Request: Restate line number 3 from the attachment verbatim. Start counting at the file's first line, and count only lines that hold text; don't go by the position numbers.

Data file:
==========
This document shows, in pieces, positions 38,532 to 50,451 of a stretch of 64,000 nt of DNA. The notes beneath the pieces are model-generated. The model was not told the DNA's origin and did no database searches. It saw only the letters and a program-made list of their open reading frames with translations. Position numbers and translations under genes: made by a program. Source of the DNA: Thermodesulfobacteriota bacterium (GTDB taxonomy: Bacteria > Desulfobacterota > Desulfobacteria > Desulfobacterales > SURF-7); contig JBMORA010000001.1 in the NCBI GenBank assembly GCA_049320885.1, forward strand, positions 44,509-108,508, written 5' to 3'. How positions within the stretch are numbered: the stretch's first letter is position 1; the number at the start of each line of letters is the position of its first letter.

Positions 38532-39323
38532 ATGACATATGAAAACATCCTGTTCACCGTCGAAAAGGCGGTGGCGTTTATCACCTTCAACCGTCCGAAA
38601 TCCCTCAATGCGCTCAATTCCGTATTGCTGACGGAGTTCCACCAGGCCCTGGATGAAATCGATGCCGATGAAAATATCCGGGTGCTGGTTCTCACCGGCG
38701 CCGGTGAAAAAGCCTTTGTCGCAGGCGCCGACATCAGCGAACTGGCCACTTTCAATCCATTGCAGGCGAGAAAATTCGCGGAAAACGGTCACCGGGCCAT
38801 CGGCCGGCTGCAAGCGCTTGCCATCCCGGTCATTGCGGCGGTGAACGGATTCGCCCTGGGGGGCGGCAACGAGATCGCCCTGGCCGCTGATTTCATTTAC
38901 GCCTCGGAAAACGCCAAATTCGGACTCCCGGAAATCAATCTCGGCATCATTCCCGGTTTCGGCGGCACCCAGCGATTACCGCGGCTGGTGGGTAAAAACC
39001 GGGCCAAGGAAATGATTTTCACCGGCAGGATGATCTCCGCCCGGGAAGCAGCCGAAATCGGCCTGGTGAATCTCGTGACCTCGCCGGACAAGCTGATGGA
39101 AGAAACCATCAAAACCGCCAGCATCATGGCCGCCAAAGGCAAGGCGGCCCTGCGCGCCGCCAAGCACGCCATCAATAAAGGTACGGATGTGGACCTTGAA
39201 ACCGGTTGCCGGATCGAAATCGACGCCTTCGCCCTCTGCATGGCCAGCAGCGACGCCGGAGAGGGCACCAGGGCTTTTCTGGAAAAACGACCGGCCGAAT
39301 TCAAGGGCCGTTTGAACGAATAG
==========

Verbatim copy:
38532 ATGACATATGAAAACATCCTGTTCACCGTCGAAAAGGCGGTGGCGTTTATCACCTTCAACCGTCCGAAA